Now that it’s Buhari…

Last week, Thursday, December 11, 2014, the All Progressives Congress (APC) in her primaries elected Gen Muhammadu Buhari (rtd) as her presidential candidate. In my piece of last week, I did look at the five aspirants and what they had to offer including the grey areas in their candidacy. I would like to quote what I said of a Buhari candidacy: “The problem with Buhari, however, is that his political aspirations evoke very strong and polar emotions for various reasons he himself may have nothing to do with. He can actually beat the PDP and they are wary of that possibility and so they are ready to throw everything into the contest. Therefore, if he wins the APC primaries, we have to brace ourselves up for turbulent and acrimonious elections.”

For a Buhari, under APC, to be able to win in 2015, some serious acts of balancing have to be done. The label of a religious bigot has to be properly addressed, no matter how anyone wants to think that it doesn’t matter, because it matters. If feelers were anything to go by, that was a major factor that delayed the announcement of his running mate until yesterday afternoon when Prof Yomi Osinbajo was selected. But even that presents a problem because it was out in town that Bola Tinubu wanted it and now that he didn’t get it, the hope is that he will be a true party-man to the ticket in the south-west, because he matters, if not, doom awaits it. However, surely, religion matters in these things today in Nigeria and a Muslim-Muslim or a Christian-Christian ticket would pose a problem.

Another major factor is how the Northern Muslims will conduct themselves towards the coming election. If they see and flaunt Buhari’s candidacy as a northern or Muslim thing, then they surely will court the disaffection of others and that will be a kiss of death for that ticket. This is the time that every Nigerian must see himself and all other Nigerians as Nigerians and human beings enough. The APC, and Buhari himself, wants to work on this point sorely.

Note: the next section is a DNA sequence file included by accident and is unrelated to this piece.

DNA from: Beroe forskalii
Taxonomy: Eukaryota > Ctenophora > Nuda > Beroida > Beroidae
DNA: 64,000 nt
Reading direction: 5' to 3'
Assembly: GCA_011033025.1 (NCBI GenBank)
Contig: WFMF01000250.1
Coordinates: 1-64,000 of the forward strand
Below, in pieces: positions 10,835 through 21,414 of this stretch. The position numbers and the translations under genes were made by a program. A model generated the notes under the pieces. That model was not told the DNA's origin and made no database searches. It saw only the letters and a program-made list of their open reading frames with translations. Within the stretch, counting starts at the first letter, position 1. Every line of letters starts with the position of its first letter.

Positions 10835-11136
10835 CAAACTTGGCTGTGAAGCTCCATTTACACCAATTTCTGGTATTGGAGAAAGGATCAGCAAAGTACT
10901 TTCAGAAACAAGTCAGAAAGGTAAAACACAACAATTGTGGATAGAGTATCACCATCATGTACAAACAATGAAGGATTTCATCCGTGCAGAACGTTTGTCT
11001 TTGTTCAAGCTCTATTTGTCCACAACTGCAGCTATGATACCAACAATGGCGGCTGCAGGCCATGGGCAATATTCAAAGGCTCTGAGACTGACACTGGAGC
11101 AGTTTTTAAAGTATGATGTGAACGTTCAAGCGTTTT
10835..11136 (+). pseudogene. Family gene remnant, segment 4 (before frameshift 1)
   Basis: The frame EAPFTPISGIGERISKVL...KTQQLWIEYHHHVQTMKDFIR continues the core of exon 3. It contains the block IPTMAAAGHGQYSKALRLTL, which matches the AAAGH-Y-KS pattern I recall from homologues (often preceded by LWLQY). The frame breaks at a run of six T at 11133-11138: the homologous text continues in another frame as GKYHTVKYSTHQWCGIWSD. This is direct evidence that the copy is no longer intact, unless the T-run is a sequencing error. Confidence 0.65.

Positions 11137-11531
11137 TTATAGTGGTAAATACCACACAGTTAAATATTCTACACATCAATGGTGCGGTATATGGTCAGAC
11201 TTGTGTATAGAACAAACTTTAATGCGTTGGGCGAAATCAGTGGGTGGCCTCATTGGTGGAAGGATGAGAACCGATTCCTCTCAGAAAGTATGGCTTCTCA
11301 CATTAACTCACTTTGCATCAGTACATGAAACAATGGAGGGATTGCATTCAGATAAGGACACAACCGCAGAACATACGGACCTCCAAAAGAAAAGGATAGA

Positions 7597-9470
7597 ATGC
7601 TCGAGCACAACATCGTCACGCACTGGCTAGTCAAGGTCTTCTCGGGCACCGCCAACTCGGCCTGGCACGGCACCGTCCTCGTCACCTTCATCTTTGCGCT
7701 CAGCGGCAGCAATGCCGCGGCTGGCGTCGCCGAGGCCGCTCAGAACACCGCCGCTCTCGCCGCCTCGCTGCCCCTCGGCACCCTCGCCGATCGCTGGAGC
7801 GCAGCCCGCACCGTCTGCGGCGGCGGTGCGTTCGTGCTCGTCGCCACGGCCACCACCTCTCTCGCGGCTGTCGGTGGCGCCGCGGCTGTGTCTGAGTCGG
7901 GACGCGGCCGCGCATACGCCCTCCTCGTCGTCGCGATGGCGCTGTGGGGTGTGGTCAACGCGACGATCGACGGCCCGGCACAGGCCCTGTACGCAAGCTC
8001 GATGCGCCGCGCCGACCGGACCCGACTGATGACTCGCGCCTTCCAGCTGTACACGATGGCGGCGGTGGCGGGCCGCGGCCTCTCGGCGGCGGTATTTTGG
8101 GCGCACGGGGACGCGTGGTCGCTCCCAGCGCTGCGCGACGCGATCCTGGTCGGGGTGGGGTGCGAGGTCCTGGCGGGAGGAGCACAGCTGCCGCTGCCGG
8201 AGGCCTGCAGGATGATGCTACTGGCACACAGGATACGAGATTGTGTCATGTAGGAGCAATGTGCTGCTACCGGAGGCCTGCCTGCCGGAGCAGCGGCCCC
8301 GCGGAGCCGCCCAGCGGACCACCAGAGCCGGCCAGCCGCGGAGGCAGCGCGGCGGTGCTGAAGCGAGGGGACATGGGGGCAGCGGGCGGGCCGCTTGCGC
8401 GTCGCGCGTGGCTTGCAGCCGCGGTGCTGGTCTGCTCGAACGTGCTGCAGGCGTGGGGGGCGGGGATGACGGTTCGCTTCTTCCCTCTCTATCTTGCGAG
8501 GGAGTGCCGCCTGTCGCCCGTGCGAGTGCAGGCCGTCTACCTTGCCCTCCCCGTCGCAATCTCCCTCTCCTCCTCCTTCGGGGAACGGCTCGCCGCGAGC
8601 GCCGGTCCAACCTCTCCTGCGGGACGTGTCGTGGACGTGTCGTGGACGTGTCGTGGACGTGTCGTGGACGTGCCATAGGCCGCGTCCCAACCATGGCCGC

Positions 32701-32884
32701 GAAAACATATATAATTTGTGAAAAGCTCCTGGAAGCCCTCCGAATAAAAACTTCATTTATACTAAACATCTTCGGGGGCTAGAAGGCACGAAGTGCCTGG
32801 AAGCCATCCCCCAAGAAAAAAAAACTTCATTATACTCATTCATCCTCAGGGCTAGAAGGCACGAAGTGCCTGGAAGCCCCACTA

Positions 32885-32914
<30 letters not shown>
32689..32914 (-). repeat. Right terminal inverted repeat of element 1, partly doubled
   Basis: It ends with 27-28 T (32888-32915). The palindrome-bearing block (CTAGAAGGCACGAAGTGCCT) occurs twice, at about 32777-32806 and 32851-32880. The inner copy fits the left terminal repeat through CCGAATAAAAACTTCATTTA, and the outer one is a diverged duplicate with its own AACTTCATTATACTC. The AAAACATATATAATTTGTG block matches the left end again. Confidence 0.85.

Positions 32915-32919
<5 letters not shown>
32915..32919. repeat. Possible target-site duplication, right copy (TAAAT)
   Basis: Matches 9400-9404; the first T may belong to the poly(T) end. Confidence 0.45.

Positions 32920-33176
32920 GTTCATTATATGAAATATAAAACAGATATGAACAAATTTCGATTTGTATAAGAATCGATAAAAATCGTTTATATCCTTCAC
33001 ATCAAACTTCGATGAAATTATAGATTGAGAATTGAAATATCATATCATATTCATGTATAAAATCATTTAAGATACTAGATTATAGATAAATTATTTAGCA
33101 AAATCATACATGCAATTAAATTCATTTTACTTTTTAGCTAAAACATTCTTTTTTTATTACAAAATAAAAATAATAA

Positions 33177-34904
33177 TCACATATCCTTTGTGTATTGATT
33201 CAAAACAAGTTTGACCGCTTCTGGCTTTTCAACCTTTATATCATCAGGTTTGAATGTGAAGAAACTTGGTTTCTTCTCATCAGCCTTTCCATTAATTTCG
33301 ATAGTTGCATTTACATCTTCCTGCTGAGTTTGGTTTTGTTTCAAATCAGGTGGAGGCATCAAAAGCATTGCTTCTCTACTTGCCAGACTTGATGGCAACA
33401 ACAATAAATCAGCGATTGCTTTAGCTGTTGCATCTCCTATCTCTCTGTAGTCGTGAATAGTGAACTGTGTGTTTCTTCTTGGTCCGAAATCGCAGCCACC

But surely, this Buhari candidacy is bound to bring with it some reasonable level of positive or negative excitement, depending on where one stands. The very fact that APC is a party that has also come to have a good spread across the country combined with Buhari’s own charisma is a potent reason enough to cause the ruling party to shudder. I stated last week thus: “Gen Muhammadu Buhari brings with him a cult followership amongst the common people, especially in the north, as none other. But beyond that is the fact that his credential of personal integrity and discipline is unimpeachable. He is a person that, as president, should be able to inspire some level of fiscal responsibility and discipline especially within the civil service, which is the engine room of development in any state. Under him, many believe, corruption will shirk by itself and begin to give this country some breathing space. Internationally, many presume him to be able to attract the kind of respect that this nation deserves as he will not go cap in hand looking for validation from some other nation or leader. He should also be able to look in the eyes of these big countries and make only decisions that are in the best interest of Nigeria.”
One of the reasons for positive excitement is the need for a possible change in the leadership of the nation. Since 1999, the Peoples Democratic Party (PDP) has been on the saddle of power in Nigeria and it is clear that it has squandered many fantastic opportunities to move this country forward. The disaffections across different lines are palpable. It appears the PDP has lost creativity as to what to do with the country, even though it has boasted that it is going to rule for sixty years non-stop. But with such kind of lethargy in political will and innovation, change is welcome.

The great thing about such party change in power is that it inspires competition by it very disposition. A very simple example is Kano State. Rabiu Kwankwaso was governor between 1999 and 2003; his performance then cannot be said to have been fantastic. In 2011 he came back to take over from his political archrival, Mallam Ibrahim Shekarau, who had beaten him in 2003. This time around, he was determined to out-perform his rival and even his own previous performance. The result is there for all to see; Kano state is a different place.

This is not an argument against a PDP or in support of some opposition in the mould of an APC. It is an argument for the incentive needed for political parties to wake up, knowing that the electorate can vote them out at anytime they perceive them as under-performing. The PDP’s boast of ruling endlessly and without matching it up with good performance is, at best, rude and haughty. If they lose power in 2015, even if for only four years, and they manage to come back in 2019, they will surely have learnt to take people’s mandate more seriously.

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